When I thought “twisted or squiggly” I thought of this photo that counts for both twisted and squiggly. Perfect because this week I don’t have the time nor energy to do more. Life is very good after a topsy-turvy week.
I love boardwalks for two reasons. First, they allow me to get deeper into nature’s beauty without the danger of falling due to uneven ground, tree roots, rocks, etc. Second, I love how they are made of pieces of lumber that form straight lines, but still their structure has lots of dips and zags and turns with surprises.
The Audubon Corkscrew Swamp Sanctuary has a 2.25-mile boardwalk that meanders through pine flatwood, wet prairie, around a marsh, and finally into the largest old-growth bald cypress forest in North America. Can you follow these straight lines? Something like walking the straight center line while being falling-down-drunk.
I love this type of boardwalk (above and below) that is a great alternative to walking on soft, shifting sands. From this perspective you can tell which alternative I actually chose.
I love the pattern of straight lines that crisscross the “straight line” of the boardwalk path.
Central Florida is noted for its many springs bubbling up from the underground limestone aquafer. Many people, all of them young, were choosing to walk up the shallow river in the 72 degree (constant) water. They saw the wonders of the spring water up close but I chose the boardwalk even though it seemed a bit unstable, triggering my height anxiety occasionally. The straight boards shoring it up didn’t seem to increase my confidence in its safety, but my desire to explore the beauty of this unique landscape pushed me forward.
Thanks, Cee, for presenting this challenge of “Straight Lines” that gave me a chance to meander through my maze of files (in my brain and computer) looking for examples of boardwalks.
I haven’t gone batty – this isn’t orange by even a stretch of my imagination. It is a hens & chicks I bought last spring to put in a hot, dry spot where they thrive. When I looked at the tag, however, it said that it was hardy down to 40 degrees F, and Michigan winters get a tad bit colder than that. I bought it because it was beautiful and I have a perfect place for it on our lanai in Florida. I also had the perfect pot for it and it was happy on my front porch by my purple porch swing all summer.
Then I saw a blossom coming from the center and upon checking there was a baby chick. What a surprise, but the surprise was even greater when the blossoms opened.
What a pretty orange color and it keeps getting longer and longer although I brought it into the kitchen because our nights are getting colder now that we are going into the last half of October.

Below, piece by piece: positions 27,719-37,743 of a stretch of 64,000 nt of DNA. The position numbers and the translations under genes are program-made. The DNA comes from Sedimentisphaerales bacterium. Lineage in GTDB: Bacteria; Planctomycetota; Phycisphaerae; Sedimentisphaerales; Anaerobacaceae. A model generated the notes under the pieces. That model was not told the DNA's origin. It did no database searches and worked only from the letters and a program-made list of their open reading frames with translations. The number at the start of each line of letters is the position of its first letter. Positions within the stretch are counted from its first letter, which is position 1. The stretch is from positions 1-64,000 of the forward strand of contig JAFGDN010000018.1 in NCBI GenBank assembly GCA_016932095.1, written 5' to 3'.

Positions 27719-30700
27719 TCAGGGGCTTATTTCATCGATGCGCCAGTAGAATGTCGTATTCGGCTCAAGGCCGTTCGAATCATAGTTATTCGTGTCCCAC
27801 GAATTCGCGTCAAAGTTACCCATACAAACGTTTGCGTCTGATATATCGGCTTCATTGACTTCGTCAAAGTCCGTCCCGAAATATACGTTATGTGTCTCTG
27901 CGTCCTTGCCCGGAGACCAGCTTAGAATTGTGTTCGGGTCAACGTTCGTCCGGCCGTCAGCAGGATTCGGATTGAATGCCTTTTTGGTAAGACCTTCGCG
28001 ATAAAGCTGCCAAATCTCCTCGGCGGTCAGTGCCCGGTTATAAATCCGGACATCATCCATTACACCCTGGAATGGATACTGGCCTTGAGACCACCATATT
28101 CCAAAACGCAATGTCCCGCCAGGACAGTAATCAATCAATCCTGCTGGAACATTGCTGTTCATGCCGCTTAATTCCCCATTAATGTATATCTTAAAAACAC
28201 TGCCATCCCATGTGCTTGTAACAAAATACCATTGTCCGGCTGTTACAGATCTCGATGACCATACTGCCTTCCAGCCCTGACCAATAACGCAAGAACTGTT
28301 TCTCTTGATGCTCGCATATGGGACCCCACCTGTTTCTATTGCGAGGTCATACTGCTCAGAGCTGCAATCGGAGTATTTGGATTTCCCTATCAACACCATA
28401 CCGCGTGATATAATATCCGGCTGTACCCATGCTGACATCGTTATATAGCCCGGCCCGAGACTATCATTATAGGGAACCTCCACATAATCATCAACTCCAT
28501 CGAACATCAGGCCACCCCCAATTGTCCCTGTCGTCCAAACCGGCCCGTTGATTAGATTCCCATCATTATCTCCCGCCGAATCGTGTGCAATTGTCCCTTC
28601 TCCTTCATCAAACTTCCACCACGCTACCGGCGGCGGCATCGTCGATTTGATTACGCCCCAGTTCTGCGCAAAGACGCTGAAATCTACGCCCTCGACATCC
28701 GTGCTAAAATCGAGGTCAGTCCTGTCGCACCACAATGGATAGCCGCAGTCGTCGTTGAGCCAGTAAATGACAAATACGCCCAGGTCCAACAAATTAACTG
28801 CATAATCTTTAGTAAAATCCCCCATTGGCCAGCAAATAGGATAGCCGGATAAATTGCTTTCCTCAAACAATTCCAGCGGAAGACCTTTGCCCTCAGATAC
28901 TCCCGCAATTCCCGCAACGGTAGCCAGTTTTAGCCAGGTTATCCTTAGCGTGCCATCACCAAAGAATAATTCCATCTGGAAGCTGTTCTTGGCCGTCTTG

Brought to you in response to Jude’s, Life in Colour October “orange”.
Not only am I switching from glorious fall color to the gentle spring palette, I’m also going back to 2015 to find photos I really like but never published. I think I am looking for a simpler time – although I know that all times in our lives have hardships and frustrations. It is just easier to put a rosy glow on the past after it has mellowed a bit with age, and we slip into selective memory mode. I wonder what our memories and history books will do with this pandemic.
Thanks, Becky, for the wide open invitation to post some photos (squares of course) from our past files.
I’ve been spending lots of time enjoying our 2014 trip down 300 miles of the Blueridge Mountain Parkway so when Cee announced her photography theme of curves and arches I was ready – I knew just the ones I wanted to use. The speed limit was 35 miles/hour on the Parkway but the road is so curvy that I dare anyone to go faster. It is a slow drive but not a problem because there is so much beauty to see along the way and interesting stops to make.
The Parkway was built as part of Roosevelt’s New Deal to get the U.S. out of the Great Depression and it helped many families get employment in Virginia and Nouth Carolina. It is an unusual National Park because it is basically a long road along the crest of the Blue Ridge Mountains, sometimes only incorporating the road and shoulders with private property blending in with property that was bought by the National Park Service at other places. It really feels like an outdoor museum of the culture and heritage of this region. In one section where property was purchased, The Park Service preserved and rebuilt sections of the narrow-gage rail system that once took lumber down the mountain to the saw mills.